Five top achieving Māori high school students aim to give back to their people as they venture to some of their dream universities overseas.
They have been awarded Te Ara a Kupe Beaton Scholarship, which aims to support tauira Māori to gain entrance into the world’s most competitive tertiary education providers.
Each student receives mentoring and education services up to $20,000 to help them gain entrance into their dream course at their dream university – helping them pave the way for more Māori representation within tertiary education on the word stage.
Lytton High head prefect Rhiannon Kapa wants to use the scholarship to become a dermatologist or clinical surgeon. She plans to use the skills she gets in her studies to help provide professional and culturally sufficient healthcare to her home in Te Tairāwhiti.
“The healthcare system is flawed, and it is really hard to see our whānau not get the help they need,” Kapa said.
“I really think the scholarship is going to help me get that qualification so I can come home and give back to my people.”
Kapa said winning the scholarship, alongside Mairangi Campbell from Gisborne Boys High School, proved that Māori were “more successful than people think we are”.
Year 13 student Rohm Dixon said receiving the scholarship was “one of his greatest accomplishments”. He wanted to study business commerce in the United States.
Dixon was the third student from Rotorua Boys’ High School to receive the scholarship, following fellow students Blue Simpkins-Jones and Koan Hemana.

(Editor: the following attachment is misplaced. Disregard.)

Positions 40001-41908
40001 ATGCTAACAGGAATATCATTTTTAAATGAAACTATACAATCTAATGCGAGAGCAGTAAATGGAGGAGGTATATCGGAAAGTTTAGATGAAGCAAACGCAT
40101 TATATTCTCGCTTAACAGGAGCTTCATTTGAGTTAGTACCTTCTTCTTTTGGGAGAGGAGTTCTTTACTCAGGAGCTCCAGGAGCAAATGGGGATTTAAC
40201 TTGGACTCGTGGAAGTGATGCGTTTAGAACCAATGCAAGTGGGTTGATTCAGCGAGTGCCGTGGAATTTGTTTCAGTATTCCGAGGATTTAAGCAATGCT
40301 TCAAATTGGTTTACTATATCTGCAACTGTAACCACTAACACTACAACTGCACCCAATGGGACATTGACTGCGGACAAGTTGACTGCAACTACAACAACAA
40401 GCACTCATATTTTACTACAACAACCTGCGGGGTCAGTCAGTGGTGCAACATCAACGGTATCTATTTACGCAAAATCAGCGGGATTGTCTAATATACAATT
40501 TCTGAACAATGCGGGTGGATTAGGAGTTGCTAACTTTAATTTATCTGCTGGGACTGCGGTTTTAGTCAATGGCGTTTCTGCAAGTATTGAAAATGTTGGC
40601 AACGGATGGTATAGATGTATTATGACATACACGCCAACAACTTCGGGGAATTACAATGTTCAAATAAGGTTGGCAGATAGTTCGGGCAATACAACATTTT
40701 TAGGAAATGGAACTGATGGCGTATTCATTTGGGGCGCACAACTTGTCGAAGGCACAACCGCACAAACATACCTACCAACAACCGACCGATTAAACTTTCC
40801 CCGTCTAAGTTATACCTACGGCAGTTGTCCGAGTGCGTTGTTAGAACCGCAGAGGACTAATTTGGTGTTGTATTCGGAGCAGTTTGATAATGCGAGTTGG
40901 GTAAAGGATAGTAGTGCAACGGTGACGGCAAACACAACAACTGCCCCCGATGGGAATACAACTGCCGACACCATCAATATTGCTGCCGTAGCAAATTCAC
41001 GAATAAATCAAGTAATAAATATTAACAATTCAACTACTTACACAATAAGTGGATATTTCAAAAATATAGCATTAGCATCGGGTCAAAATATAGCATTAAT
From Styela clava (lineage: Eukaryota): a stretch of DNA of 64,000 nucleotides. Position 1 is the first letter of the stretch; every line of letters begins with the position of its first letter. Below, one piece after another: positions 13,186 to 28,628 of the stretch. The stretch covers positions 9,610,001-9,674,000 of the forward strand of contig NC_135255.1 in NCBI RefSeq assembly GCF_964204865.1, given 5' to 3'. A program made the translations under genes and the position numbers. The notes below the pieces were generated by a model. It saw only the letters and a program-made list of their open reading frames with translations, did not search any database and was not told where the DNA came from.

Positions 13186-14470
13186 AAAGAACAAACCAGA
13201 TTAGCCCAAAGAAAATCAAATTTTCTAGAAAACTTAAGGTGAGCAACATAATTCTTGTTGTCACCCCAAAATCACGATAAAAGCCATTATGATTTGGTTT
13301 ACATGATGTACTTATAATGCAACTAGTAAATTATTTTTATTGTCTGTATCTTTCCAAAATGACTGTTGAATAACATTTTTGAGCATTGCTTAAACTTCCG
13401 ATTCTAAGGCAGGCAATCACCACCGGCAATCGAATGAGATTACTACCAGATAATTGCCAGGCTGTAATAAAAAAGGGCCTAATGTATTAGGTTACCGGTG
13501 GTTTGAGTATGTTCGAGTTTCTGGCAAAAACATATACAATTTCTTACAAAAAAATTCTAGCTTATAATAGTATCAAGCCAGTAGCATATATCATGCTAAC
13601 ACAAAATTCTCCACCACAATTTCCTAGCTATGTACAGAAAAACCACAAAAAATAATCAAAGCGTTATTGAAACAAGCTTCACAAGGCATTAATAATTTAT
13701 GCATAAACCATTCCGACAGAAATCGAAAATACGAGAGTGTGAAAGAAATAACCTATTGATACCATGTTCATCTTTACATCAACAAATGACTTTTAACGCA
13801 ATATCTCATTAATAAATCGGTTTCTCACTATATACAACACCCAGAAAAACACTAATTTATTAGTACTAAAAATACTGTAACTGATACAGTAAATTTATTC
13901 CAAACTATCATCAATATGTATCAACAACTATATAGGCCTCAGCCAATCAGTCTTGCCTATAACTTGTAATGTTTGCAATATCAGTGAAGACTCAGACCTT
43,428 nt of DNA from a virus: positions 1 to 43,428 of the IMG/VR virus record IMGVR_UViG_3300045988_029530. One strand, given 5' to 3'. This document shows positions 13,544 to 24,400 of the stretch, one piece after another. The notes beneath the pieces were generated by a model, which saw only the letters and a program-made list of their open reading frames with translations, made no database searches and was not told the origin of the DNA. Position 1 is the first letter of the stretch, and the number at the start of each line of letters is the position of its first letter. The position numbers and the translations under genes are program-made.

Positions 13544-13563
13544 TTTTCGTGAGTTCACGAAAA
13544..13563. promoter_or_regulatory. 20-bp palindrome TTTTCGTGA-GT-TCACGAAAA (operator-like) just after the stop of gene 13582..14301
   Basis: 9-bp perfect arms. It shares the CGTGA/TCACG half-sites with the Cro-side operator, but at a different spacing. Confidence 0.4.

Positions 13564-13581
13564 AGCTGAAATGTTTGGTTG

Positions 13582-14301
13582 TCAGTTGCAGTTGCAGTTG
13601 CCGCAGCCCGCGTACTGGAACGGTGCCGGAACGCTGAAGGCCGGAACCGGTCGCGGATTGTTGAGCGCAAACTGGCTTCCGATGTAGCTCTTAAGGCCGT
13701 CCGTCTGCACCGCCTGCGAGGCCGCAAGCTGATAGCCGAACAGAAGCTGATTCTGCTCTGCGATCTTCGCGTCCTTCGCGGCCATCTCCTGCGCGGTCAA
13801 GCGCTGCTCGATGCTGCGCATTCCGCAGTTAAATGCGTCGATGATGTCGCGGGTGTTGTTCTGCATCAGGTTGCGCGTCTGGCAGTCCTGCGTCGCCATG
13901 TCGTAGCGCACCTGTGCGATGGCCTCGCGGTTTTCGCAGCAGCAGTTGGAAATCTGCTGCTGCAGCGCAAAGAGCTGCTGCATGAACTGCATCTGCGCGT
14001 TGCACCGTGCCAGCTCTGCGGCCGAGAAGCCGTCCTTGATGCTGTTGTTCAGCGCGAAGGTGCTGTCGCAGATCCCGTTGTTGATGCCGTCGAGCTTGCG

It was an honour to carry his whakapapa into receiving the scholarship, he said.
His aim was to become a successful businessman, in the hope of giving back to his community, whether that be in rural Rotorua where he grew up, or all over the world, through the creation of services for students from all backgrounds to improve their financial literacy.
Te Ara a Kupe Beaton scholarship was founded five years ago under Crimson Education; an organisation providing individualised guidance for high school students to reach their full potential.
For successful applicants, the scholarship program includes extracurricular advising, leadership consulting, and career advice support to help successful students achieve their goals, both short term and long term.
Napier Girls’ High School head prefect Amaia Watson cited her mother as her biggest inspiration, describing her family reaction as “crazy” when the recipients were announced on Zoom last Sunday.
Watson is set to complete a degree in Law and Environmental Science, and wants to bring the knowledge she gains at University back to Hawkes’ Bay to give back to the community she grew up in.
Throughout her term as head prefect, she felt a responsibility to show young Māori at Napier Girls’ High School the level of achievement she knew they could reach.
“This isn’t out of the ordinary – you can do this too.”
She has championed learning support opportunities such as Tuakana-Teina programme, and has helped to develop the pronounciation of te reo inside the classroom in her final year at school.
The scholarship is awarded annually, with registrations for the 2023 round of applications open now.